An innovation which could significantly reduce the risks of stampedes at music venues and stadiums has been shortlisted for a national award. The Stampede Prevention System has been designed by Queen’s University Belfast student Eray Kayar.
Following multiple examples of event crushes, Kayar developed technology which combines an AI-powered flow monitoring system, a controller and splitter air bags that can be integrated into the floor of venues.
The airbags inflate from their hidden position when the system detects an abnormal situation, allowing for safe evacuation.
The invention has been selected as a finalist in the Engineers in Business Champion of Champions competition.
Kayar said of the technololgy “The crush of people, even in well-developed cities, cannot be handled using manual control and hard steel barriers. This innovation will automate the flow of people and allow for safe evacuation.”
Kayar will pitch his idea against nine other teams of student innovators at the event at the Royal Academy of Engineering on 3 November 2023. A sum of £16,000 is up for grabs, providing vital seed money to help the winners develop their innovation.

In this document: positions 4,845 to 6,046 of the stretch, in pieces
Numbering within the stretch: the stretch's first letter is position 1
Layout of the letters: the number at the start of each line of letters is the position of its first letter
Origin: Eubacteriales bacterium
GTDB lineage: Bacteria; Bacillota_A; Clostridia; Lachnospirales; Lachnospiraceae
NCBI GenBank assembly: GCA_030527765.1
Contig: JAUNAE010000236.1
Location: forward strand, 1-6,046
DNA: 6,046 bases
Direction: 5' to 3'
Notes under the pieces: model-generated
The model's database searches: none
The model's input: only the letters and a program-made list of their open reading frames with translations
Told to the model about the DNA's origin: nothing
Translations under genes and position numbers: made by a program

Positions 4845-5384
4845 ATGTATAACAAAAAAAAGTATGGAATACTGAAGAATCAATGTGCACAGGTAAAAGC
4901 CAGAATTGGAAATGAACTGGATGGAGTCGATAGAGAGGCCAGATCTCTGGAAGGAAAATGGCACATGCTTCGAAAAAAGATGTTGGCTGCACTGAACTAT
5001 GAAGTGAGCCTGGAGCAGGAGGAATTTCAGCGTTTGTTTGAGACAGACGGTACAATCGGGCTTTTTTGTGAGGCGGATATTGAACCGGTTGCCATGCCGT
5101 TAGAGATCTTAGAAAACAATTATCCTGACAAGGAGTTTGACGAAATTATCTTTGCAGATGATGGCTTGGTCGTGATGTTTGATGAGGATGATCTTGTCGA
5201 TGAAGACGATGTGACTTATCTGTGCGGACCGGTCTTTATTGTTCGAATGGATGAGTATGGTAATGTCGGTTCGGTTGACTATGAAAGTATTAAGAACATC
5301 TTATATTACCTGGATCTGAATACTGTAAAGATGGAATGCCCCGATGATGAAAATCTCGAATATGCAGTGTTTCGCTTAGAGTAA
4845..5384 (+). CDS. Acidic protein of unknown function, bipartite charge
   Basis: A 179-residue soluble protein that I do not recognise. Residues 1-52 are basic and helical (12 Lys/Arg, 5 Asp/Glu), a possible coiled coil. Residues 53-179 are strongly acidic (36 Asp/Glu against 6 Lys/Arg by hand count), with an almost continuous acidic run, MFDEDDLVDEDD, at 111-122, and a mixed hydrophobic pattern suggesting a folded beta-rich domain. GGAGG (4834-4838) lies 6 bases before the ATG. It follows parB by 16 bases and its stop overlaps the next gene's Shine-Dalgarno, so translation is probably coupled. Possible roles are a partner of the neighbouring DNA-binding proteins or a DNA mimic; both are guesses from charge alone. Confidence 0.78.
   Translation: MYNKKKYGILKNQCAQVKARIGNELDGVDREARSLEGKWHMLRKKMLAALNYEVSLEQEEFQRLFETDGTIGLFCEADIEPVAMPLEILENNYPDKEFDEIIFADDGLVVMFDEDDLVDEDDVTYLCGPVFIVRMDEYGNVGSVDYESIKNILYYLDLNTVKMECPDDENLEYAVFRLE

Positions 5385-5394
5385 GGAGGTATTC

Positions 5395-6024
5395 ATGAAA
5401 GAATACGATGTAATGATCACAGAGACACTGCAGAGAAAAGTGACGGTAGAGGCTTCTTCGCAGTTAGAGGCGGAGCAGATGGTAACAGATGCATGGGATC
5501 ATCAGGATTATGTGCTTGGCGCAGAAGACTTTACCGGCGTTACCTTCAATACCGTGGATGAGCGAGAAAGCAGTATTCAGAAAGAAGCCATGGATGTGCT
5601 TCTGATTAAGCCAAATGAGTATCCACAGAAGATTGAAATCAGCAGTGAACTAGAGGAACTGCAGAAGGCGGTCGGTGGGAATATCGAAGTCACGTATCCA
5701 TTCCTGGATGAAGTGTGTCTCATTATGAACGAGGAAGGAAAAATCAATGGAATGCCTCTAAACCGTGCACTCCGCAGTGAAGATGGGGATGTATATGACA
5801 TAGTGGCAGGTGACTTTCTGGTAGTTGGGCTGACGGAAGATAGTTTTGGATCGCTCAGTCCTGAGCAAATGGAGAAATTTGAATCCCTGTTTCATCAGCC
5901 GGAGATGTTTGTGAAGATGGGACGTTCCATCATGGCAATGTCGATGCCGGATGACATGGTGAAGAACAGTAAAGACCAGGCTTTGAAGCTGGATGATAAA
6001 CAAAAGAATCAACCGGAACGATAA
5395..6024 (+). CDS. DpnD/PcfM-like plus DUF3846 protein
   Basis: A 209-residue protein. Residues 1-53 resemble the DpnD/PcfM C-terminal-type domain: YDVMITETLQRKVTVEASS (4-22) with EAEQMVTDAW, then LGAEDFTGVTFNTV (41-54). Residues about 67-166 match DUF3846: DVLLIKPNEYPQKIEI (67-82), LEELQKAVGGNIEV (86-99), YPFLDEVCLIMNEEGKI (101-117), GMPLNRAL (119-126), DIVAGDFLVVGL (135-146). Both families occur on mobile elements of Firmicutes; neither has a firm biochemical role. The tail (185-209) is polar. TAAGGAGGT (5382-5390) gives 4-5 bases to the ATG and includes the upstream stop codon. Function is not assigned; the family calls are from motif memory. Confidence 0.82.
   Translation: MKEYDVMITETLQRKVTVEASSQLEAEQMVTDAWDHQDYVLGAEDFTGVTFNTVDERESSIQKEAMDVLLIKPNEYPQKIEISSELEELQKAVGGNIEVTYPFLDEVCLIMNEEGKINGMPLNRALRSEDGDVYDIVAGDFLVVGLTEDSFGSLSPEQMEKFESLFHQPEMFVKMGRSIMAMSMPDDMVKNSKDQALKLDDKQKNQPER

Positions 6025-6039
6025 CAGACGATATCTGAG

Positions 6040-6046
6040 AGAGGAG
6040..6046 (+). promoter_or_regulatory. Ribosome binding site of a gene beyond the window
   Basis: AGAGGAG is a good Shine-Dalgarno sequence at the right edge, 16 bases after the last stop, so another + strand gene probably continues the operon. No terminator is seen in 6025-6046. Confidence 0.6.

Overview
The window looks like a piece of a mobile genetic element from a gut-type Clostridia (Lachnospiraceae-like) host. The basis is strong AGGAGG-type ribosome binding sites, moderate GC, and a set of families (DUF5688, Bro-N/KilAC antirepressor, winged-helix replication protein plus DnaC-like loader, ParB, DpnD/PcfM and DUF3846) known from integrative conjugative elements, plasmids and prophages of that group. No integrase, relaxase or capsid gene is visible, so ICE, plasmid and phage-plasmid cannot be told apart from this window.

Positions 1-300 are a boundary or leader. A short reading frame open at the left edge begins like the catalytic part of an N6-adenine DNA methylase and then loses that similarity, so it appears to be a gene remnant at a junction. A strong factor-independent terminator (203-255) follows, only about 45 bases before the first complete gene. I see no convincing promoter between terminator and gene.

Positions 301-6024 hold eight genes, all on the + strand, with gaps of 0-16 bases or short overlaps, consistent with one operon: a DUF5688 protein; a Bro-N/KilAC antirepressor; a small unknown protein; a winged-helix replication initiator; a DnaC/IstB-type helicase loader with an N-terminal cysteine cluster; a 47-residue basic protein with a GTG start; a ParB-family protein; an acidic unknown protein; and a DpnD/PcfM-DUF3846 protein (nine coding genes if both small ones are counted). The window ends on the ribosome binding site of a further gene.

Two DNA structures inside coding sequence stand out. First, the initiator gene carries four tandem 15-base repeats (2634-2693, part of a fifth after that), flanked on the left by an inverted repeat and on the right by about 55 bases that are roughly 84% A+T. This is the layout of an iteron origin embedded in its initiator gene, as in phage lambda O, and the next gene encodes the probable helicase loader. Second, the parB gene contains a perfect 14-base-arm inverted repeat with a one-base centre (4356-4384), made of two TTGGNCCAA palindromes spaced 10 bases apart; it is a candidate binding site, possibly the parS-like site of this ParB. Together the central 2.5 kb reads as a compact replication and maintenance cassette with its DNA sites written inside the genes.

The event, hosted by TV presenter and engineer Rob Bell, is the culmination of a year of enterprise competitions held across UK universities, with thousands of undergraduate and graduates taking part.
Each year, Engineers in Business Fellowship champions business education for engineers and supports universities by giving them grants to award prizes to engineering students who develop ideas that can make a positive impact on society.
After taking part in the Queen’s University Belfast enterprise competition and looking ahead to the final, Kayar said, “Taking part in Engineers in Business competition was vital to consolidate technical knowledge and ideas into a successful business. This is a great opportunity to influence more people, spread the idea and gain funding opportunities.”